Stephen Prothero had a recent column in the Washington Post, discussing his latest book, “Why Liberals Win the Culture Wars, Even When They Lose Elections.” Prothero is a professor of religion at Boston University whose previous books—especially “Religious Literacy: What Every American Needs to Know, and Doesn’t”—were New York Times bestsellers.
I found these passages particularly illuminating:
In almost every case, these culture wars have been conservative projects, instigated and waged by people anxious about the loss of old orders and the emergence of new ones. Their anxiety finds expression first as a complaint about a particular policy, and second as a broader lament about how far the nation has fallen from its founding glory and how desperately we need to restore whatever is passing away. Or, to put it in Trumpian terms: The nation has been schlonged, but it will be great again.
Anti-Catholicism and anti-Mormonism were right-wing reactions to 19th-century Catholic immigration and Mormon migration, and to the moral, theological, social and economic threats those communities posed to Protestant power. Similarly, the culture wars of the 1920s and 1930s were conservative responses to the rise of the saloon and the speakeasy — and to the cultural pluralism brought on by rapid urbanization and immigration waves. In the contemporary culture wars, conservatives give voice to their anxieties about the loss of the traditional family and a homogeneous society. Cultural politics are always a politics of nostalgia, driven by those who are determined to return to what they remember (rightly or wrongly) as a better way of life.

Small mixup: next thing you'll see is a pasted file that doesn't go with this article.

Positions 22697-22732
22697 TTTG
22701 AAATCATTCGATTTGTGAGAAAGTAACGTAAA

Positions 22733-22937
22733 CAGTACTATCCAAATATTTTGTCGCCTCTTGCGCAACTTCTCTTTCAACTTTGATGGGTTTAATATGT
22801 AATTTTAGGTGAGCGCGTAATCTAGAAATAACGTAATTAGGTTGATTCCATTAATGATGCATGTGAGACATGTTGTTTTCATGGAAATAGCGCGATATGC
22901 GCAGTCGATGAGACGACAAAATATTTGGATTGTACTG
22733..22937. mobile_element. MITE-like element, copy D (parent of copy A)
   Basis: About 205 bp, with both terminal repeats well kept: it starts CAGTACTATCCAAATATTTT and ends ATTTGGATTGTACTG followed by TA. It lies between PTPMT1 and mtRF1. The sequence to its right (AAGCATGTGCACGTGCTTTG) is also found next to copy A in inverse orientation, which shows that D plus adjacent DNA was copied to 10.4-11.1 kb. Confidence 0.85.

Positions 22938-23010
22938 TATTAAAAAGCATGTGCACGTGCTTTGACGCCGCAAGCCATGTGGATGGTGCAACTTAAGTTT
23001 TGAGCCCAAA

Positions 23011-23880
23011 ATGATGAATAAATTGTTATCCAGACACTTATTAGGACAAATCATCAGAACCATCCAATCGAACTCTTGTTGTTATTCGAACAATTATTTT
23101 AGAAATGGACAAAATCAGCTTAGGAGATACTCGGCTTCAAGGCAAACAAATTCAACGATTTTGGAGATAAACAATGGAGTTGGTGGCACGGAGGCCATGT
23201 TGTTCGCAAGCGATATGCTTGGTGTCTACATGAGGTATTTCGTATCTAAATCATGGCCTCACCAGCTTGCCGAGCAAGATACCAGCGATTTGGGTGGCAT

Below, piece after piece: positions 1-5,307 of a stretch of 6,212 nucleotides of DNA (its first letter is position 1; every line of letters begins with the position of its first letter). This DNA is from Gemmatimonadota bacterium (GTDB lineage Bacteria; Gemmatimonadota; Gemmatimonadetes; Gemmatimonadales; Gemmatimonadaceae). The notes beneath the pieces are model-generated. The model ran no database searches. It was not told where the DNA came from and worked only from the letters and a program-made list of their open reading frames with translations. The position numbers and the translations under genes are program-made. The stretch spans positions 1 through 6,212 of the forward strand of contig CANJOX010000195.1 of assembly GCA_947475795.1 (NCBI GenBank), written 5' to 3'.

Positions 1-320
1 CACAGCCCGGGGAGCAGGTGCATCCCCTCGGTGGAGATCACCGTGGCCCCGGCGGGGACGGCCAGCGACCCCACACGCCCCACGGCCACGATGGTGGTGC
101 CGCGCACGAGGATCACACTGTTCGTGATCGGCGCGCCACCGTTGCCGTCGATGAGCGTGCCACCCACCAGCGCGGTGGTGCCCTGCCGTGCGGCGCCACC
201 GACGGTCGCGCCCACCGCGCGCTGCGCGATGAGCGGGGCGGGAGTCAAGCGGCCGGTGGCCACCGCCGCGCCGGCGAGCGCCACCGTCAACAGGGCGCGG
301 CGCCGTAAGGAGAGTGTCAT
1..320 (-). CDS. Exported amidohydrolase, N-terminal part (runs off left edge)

Father knows best, anyone?
It always amuses me to hear people talk about the 1950s as if the fifties were an idyllic time. I suppose they were— if you were a white, Protestant member of the middle or upper class.
Otherwise, not so much.
I went to college in the South for one year, in 1959; there were separate black and white drinking fountains and restrooms everywhere, and new subdivisions sported billboards informing passers-by that home sites were “restricted” (no Jews or Blacks). In the “idyllic” fifties, women couldn’t generate credit histories separate from their fathers or husbands, and help-wanted ads explicitly excluded women and minorities from the better-paying jobs. That was everywhere, not just in the South. McCarthy and HUAC flourished; dissenters cowered. The list goes on.
As Stephanie Coontz felicitously put it, Americans are notoriously nostalgic for “the way we never were.”
Rose-colored glasses sure can obscure your vision.